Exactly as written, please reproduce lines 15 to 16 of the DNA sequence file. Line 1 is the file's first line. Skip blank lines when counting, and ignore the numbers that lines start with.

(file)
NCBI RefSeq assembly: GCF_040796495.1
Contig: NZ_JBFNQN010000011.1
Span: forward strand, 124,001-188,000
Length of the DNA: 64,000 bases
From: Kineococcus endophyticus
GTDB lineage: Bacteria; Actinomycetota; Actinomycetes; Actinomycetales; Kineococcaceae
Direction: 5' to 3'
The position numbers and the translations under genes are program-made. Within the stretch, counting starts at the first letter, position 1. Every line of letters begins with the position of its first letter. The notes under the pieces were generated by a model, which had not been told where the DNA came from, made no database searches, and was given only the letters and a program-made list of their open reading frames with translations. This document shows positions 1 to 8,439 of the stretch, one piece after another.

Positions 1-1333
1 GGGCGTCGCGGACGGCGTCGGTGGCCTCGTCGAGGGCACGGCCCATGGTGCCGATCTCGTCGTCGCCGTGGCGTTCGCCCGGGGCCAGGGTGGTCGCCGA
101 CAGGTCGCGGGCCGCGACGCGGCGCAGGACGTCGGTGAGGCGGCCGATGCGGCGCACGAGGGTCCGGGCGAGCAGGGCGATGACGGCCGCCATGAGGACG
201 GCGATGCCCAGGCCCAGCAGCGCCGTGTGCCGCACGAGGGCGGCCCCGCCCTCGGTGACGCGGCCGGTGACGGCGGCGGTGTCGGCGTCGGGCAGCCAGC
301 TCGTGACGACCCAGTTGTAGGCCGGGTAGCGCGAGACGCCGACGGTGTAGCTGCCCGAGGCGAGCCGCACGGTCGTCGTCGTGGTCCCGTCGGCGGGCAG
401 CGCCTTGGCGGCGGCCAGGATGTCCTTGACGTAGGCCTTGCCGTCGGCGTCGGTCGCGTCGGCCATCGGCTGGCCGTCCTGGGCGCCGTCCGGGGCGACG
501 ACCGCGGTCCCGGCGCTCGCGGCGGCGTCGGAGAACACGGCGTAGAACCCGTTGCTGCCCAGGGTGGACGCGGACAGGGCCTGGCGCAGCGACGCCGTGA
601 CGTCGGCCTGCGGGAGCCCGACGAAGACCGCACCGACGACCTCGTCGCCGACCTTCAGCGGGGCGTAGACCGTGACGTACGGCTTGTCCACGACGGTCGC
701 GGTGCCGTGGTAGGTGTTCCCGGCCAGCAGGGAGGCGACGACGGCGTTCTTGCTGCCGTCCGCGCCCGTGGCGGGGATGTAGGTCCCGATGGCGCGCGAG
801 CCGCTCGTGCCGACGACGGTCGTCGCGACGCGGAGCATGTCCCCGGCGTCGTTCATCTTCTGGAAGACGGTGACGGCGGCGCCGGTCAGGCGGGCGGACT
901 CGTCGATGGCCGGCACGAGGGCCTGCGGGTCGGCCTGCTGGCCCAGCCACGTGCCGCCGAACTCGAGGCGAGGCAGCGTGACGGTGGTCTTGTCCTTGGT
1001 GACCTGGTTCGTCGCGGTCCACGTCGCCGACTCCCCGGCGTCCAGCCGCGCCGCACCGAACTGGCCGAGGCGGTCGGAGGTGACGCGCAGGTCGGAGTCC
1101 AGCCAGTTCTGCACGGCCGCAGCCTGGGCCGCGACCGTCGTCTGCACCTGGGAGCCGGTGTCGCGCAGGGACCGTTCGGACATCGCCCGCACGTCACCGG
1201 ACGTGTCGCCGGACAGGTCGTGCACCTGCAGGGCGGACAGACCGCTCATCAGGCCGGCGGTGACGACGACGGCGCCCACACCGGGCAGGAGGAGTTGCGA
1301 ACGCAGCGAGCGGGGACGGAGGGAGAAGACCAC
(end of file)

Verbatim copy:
501 ACCGCGGTCCCGGCGCTCGCGGCGGCGTCGGAGAACACGGCGTAGAACCCGTTGCTGCCCAGGGTGGACGCGGACAGGGCCTGGCGCAGCGACGCCGTGA
601 CGTCGGCCTGCGGGAGCCCGACGAAGACCGCACCGACGACCTCGTCGCCGACCTTCAGCGGGGCGTAGACCGTGACGTACGGCTTGTCCACGACGGTCGC